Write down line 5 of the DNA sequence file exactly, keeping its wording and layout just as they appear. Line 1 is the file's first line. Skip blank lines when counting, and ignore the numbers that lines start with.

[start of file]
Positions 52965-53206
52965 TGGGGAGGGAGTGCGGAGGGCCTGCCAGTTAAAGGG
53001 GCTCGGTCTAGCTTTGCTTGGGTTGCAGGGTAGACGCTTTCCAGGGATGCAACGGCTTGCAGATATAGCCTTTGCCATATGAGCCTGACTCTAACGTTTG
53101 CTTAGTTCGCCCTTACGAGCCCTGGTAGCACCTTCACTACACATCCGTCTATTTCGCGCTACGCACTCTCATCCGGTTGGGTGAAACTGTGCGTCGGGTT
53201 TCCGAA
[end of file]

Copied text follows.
53201 TCCGAA